For Emirati driver H. K., 2023 proved to be the most costly year in terms of fines since she started driving, accumulating a total of Dh80,000. She acknowledged, "Most of these fines are for speeding. Some I was unaware of, but in certain instances, I knew I was exceeding the speed limit, especially during long drives where I wasn't certain about the speed limits." Additional fines were issued for violations like lane discipline and using a mobile phone while driving. H.K. also admitted to receiving numerous speeding fines in previous years. "Each year, I intend to drive more responsibly, but inevitably, I end up speeding when I'm late," she explained. "However, upon seeing the Dh80,000 bill, I was shocked. It's the highest I've ever had to pay. I'm now actively working on becoming a better driver this year."

A Khaleej Times poll involving 9100 respondents revealed that over 7500 people incurred fines under Dh5000 annually, while more than 500 faced penalties exceeding Dh20,000. Recently, Abu Dhabi police reported penalizing over 300,000 drivers for driving too slowly on highways, enforcing a minimum speed of 120kmph on the first two lanes of Sheikh Mohammed bin Rashid Road since May 2023 to enhance safety.

Indian expat Shanil Abdul Rahman, who frequently travels between Ajman and Abu Dhabi, shared, "My wife and I often encounter issues on that highway and received some penalties last year. For this year, we budgeted Dh2000 for fines, yet we still got fined twice for slow speed on the same road within minutes. We've already reached Dh1400 with half a year left, making it doubtful if we can stick to our budget."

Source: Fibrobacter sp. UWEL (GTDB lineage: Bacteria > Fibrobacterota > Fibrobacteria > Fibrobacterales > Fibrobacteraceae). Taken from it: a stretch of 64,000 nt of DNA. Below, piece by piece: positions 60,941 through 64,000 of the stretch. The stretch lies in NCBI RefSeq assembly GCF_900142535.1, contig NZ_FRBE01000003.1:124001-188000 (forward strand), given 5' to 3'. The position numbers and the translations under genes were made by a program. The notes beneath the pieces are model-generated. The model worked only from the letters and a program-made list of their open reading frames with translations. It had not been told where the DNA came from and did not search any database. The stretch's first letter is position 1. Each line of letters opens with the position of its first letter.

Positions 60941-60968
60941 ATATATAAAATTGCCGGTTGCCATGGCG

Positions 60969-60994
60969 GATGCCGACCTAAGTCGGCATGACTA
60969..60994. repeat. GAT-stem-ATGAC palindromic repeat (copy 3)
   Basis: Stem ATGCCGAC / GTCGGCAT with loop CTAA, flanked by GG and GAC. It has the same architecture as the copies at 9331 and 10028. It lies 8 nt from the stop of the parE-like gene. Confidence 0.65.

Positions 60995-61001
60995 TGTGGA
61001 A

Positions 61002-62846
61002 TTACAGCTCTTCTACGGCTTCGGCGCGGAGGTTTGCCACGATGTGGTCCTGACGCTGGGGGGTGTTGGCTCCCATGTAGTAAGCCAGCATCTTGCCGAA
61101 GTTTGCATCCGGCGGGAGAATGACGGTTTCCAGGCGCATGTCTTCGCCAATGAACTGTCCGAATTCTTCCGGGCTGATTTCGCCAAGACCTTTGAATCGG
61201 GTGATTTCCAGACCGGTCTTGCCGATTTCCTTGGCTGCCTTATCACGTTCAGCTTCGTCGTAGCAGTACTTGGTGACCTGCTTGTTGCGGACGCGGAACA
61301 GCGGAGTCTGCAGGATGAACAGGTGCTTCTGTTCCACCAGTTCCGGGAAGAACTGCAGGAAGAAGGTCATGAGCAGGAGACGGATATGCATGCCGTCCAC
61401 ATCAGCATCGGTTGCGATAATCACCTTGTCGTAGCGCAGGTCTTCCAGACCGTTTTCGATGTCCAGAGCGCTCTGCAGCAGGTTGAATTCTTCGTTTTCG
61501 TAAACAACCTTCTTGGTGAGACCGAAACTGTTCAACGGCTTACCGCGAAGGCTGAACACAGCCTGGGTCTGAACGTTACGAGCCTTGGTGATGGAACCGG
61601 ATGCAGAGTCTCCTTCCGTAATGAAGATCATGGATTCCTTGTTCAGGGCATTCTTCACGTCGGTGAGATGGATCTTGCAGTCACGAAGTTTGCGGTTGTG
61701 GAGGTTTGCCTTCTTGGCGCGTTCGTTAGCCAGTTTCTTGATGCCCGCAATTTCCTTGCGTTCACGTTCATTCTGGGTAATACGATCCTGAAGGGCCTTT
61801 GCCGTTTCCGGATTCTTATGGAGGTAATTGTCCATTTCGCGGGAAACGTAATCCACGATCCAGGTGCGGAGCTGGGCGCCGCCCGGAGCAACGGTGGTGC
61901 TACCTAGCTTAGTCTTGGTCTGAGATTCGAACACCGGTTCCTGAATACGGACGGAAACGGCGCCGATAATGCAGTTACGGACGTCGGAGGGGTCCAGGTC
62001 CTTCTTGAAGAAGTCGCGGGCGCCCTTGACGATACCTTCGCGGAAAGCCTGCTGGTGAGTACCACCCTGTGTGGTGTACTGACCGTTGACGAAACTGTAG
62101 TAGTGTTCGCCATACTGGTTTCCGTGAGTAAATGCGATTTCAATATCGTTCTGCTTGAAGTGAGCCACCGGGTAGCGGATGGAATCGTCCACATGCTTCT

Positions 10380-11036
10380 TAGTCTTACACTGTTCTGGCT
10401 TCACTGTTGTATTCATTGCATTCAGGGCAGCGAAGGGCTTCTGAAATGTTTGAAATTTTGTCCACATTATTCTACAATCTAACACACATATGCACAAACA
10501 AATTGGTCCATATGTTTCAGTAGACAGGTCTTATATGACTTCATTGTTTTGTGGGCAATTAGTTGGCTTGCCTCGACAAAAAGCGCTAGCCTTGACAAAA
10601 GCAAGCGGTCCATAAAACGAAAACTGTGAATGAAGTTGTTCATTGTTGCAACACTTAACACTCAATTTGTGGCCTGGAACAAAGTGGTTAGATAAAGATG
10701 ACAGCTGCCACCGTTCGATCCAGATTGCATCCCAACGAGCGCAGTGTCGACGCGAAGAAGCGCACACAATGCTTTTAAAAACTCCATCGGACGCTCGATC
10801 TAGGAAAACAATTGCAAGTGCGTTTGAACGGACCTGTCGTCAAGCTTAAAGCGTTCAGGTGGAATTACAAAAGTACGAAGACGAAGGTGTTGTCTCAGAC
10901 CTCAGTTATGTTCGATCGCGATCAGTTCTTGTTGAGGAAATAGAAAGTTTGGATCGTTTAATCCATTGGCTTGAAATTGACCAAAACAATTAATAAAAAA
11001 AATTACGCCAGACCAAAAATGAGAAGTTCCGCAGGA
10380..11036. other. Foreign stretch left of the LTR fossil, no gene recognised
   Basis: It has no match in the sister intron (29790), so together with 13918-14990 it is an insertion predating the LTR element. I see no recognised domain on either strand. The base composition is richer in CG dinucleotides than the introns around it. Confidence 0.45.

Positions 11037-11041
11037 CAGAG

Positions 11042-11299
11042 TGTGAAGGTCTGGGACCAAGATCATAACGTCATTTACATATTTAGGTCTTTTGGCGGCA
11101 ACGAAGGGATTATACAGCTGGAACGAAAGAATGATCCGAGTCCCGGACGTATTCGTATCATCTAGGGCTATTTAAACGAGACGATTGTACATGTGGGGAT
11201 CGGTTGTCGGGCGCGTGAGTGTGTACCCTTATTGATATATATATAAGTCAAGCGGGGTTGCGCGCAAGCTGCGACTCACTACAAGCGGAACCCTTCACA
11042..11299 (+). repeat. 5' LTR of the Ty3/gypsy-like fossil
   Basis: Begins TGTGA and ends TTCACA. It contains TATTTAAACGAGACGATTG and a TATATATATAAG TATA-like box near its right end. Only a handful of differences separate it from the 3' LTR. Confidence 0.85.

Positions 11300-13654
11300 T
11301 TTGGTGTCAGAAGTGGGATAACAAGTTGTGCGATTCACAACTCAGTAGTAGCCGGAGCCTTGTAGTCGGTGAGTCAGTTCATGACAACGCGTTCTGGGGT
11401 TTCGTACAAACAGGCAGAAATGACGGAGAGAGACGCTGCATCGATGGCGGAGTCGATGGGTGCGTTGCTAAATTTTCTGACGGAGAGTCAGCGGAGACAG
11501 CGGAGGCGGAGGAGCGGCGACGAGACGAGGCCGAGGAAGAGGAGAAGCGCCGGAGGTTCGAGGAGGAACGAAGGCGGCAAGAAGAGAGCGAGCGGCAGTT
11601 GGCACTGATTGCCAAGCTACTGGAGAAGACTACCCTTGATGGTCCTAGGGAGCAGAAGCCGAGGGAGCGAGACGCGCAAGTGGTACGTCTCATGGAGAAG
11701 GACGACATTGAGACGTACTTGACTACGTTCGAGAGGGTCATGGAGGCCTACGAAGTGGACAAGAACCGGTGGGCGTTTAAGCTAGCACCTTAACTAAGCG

German expat Maheen Husainy discussed how fines influenced her family's decision-making, particularly when considering relocating. "Currently living in Jumeirah, where my husband's workplace is nearby, we contemplated moving further out due to rising rent. However, after calculating petrol costs and potential fines, we decided to stay. As an experienced driver, I know that longer commutes increase the likelihood of fines due to potential negligence," she explained.

Pakistani expat Sara K. recalled her brother's hefty Dh30,000 fine in his first year of driving. "He was 18 and thought he was a racing driver. The fines were primarily for speeding. It was a wake-up call for him, leading to strict rules imposed by our father. Since then, he hasn't received any speeding fines until his move to Australia last year," she said.

Emirati Noora T., aged 34, shared her resolve after receiving Dh6000 in fines in 2018. "I was shocked by the bill and realized the extent of my speeding fines. Since then, I've been determined not to incur any more fines. I drive very carefully and avoid using my phone while driving, preferring to spend my hard-earned money on enjoyable things rather than fines," she stated.